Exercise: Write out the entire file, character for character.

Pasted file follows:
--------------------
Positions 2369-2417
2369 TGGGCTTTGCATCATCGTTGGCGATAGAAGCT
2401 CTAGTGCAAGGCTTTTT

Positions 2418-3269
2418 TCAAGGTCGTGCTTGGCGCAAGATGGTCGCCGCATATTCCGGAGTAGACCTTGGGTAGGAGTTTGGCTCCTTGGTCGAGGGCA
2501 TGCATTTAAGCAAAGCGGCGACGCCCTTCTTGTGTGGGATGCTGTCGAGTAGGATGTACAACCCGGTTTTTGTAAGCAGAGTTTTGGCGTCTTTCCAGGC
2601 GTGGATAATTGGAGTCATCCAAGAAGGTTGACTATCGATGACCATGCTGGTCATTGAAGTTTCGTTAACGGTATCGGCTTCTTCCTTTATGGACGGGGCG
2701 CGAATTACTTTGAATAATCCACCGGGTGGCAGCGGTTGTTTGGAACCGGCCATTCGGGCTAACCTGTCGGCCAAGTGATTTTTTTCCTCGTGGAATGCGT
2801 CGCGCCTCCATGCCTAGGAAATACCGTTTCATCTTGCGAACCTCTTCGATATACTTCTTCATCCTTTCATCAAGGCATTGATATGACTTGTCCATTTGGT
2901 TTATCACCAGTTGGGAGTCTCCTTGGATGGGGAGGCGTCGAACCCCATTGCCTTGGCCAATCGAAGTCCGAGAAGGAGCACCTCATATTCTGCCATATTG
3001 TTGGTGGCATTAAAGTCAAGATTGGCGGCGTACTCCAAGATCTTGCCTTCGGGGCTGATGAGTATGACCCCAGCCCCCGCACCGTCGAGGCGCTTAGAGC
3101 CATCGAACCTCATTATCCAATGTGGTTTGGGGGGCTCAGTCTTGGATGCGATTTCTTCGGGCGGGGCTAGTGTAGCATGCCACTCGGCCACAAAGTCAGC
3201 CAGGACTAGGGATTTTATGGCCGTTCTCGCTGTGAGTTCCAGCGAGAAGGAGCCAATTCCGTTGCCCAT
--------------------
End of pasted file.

Positions 2369-2417
2369 TGGGCTTTGCATCATCGTTGGCGATAGAAGCT
2401 CTAGTGCAAGGCTTTTT

Positions 2418-3269
2418 TCAAGGTCGTGCTTGGCGCAAGATGGTCGCCGCATATTCCGGAGTAGACCTTGGGTAGGAGTTTGGCTCCTTGGTCGAGGGCA
2501 TGCATTTAAGCAAAGCGGCGACGCCCTTCTTGTGTGGGATGCTGTCGAGTAGGATGTACAACCCGGTTTTTGTAAGCAGAGTTTTGGCGTCTTTCCAGGC
2601 GTGGATAATTGGAGTCATCCAAGAAGGTTGACTATCGATGACCATGCTGGTCATTGAAGTTTCGTTAACGGTATCGGCTTCTTCCTTTATGGACGGGGCG
2701 CGAATTACTTTGAATAATCCACCGGGTGGCAGCGGTTGTTTGGAACCGGCCATTCGGGCTAACCTGTCGGCCAAGTGATTTTTTTCCTCGTGGAATGCGT
2801 CGCGCCTCCATGCCTAGGAAATACCGTTTCATCTTGCGAACCTCTTCGATATACTTCTTCATCCTTTCATCAAGGCATTGATATGACTTGTCCATTTGGT
2901 TTATCACCAGTTGGGAGTCTCCTTGGATGGGGAGGCGTCGAACCCCATTGCCTTGGCCAATCGAAGTCCGAGAAGGAGCACCTCATATTCTGCCATATTG
3001 TTGGTGGCATTAAAGTCAAGATTGGCGGCGTACTCCAAGATCTTGCCTTCGGGGCTGATGAGTATGACCCCAGCCCCCGCACCGTCGAGGCGCTTAGAGC
3101 CATCGAACCTCATTATCCAATGTGGTTTGGGGGGCTCAGTCTTGGATGCGATTTCTTCGGGCGGGGCTAGTGTAGCATGCCACTCGGCCACAAAGTCAGC
3201 CAGGACTAGGGATTTTATGGCCGTTCTCGCTGTGAGTTCCAGCGAGAAGGAGCCAATTCCGTTGCCCAT